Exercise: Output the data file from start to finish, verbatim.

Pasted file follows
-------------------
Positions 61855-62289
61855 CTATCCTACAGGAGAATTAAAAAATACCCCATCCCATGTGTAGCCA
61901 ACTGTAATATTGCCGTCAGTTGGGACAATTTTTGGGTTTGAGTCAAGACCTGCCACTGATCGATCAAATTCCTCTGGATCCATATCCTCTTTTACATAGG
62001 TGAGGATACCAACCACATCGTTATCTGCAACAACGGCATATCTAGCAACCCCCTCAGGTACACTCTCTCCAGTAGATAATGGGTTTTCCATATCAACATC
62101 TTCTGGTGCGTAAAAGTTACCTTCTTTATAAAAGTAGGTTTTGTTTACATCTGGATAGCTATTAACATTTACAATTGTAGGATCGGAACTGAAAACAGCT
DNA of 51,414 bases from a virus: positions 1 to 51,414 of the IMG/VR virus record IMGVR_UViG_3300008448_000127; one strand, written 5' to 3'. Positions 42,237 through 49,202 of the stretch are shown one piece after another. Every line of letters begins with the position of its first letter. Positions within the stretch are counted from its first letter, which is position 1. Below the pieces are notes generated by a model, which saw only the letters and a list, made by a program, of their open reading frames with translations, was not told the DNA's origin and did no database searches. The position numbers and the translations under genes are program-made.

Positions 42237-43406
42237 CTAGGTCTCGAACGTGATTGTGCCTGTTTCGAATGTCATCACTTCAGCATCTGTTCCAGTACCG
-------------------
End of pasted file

Positions 61855-62289
61855 CTATCCTACAGGAGAATTAAAAAATACCCCATCCCATGTGTAGCCA
61901 ACTGTAATATTGCCGTCAGTTGGGACAATTTTTGGGTTTGAGTCAAGACCTGCCACTGATCGATCAAATTCCTCTGGATCCATATCCTCTTTTACATAGG
62001 TGAGGATACCAACCACATCGTTATCTGCAACAACGGCATATCTAGCAACCCCCTCAGGTACACTCTCTCCAGTAGATAATGGGTTTTCCATATCAACATC
62101 TTCTGGTGCGTAAAAGTTACCTTCTTTATAAAAGTAGGTTTTGTTTACATCTGGATAGCTATTAACATTTACAATTGTAGGATCGGAACTGAAAACAGCT
DNA of 51,414 bases from a virus: positions 1 to 51,414 of the IMG/VR virus record IMGVR_UViG_3300008448_000127; one strand, written 5' to 3'. Positions 42,237 through 49,202 of the stretch are shown one piece after another. Every line of letters begins with the position of its first letter. Positions within the stretch are counted from its first letter, which is position 1. Below the pieces are notes generated by a model, which saw only the letters and a list, made by a program, of their open reading frames with translations, was not told the DNA's origin and did no database searches. The position numbers and the translations under genes are program-made.

Positions 42237-43406
42237 CTAGGTCTCGAACGTGATTGTGCCTGTTTCGAATGTCATCACTTCAGCATCTGTTCCAGTACCG